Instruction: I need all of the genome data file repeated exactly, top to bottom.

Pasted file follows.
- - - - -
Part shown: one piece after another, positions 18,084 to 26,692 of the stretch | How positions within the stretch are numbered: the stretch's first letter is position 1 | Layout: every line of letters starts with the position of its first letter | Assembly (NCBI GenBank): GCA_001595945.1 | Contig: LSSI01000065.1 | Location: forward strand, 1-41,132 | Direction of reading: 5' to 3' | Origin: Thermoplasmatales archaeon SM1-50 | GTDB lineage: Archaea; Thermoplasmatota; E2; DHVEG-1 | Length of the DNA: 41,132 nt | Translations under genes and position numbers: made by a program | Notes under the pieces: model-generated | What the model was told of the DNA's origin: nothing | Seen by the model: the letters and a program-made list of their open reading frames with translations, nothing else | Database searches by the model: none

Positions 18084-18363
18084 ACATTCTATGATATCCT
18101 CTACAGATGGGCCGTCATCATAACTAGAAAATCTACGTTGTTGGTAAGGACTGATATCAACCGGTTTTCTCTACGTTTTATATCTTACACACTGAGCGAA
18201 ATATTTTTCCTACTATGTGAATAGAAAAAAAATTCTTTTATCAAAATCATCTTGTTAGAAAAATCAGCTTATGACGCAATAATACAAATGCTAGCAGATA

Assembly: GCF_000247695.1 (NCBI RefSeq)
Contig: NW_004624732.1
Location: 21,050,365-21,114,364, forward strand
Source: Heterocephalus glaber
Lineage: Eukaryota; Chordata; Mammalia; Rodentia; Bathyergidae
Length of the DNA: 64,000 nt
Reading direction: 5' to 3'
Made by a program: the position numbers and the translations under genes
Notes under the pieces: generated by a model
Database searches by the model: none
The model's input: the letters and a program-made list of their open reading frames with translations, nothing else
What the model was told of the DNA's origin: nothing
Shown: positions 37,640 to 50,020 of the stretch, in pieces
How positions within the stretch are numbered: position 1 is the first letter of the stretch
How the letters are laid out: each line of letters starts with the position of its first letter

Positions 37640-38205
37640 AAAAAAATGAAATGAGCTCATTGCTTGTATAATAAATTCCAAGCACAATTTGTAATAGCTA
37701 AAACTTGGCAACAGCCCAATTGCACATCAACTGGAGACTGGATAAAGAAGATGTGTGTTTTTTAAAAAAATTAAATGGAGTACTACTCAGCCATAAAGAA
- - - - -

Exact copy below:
Part shown: one piece after another, positions 18,084 to 26,692 of the stretch | How positions within the stretch are numbered: the stretch's first letter is position 1 | Layout: every line of letters starts with the position of its first letter | Assembly (NCBI GenBank): GCA_001595945.1 | Contig: LSSI01000065.1 | Location: forward strand, 1-41,132 | Direction of reading: 5' to 3' | Origin: Thermoplasmatales archaeon SM1-50 | GTDB lineage: Archaea; Thermoplasmatota; E2; DHVEG-1 | Length of the DNA: 41,132 nt | Translations under genes and position numbers: made by a program | Notes under the pieces: model-generated | What the model was told of the DNA's origin: nothing | Seen by the model: the letters and a program-made list of their open reading frames with translations, nothing else | Database searches by the model: none

Positions 18084-18363
18084 ACATTCTATGATATCCT
18101 CTACAGATGGGCCGTCATCATAACTAGAAAATCTACGTTGTTGGTAAGGACTGATATCAACCGGTTTTCTCTACGTTTTATATCTTACACACTGAGCGAA
18201 ATATTTTTCCTACTATGTGAATAGAAAAAAAATTCTTTTATCAAAATCATCTTGTTAGAAAAATCAGCTTATGACGCAATAATACAAATGCTAGCAGATA

Assembly: GCF_000247695.1 (NCBI RefSeq)
Contig: NW_004624732.1
Location: 21,050,365-21,114,364, forward strand
Source: Heterocephalus glaber
Lineage: Eukaryota; Chordata; Mammalia; Rodentia; Bathyergidae
Length of the DNA: 64,000 nt
Reading direction: 5' to 3'
Made by a program: the position numbers and the translations under genes
Notes under the pieces: generated by a model
Database searches by the model: none
The model's input: the letters and a program-made list of their open reading frames with translations, nothing else
What the model was told of the DNA's origin: nothing
Shown: positions 37,640 to 50,020 of the stretch, in pieces
How positions within the stretch are numbered: position 1 is the first letter of the stretch
How the letters are laid out: each line of letters starts with the position of its first letter

Positions 37640-38205
37640 AAAAAAATGAAATGAGCTCATTGCTTGTATAATAAATTCCAAGCACAATTTGTAATAGCTA
37701 AAACTTGGCAACAGCCCAATTGCACATCAACTGGAGACTGGATAAAGAAGATGTGTGTTTTTTAAAAAAATTAAATGGAGTACTACTCAGCCATAAAGAA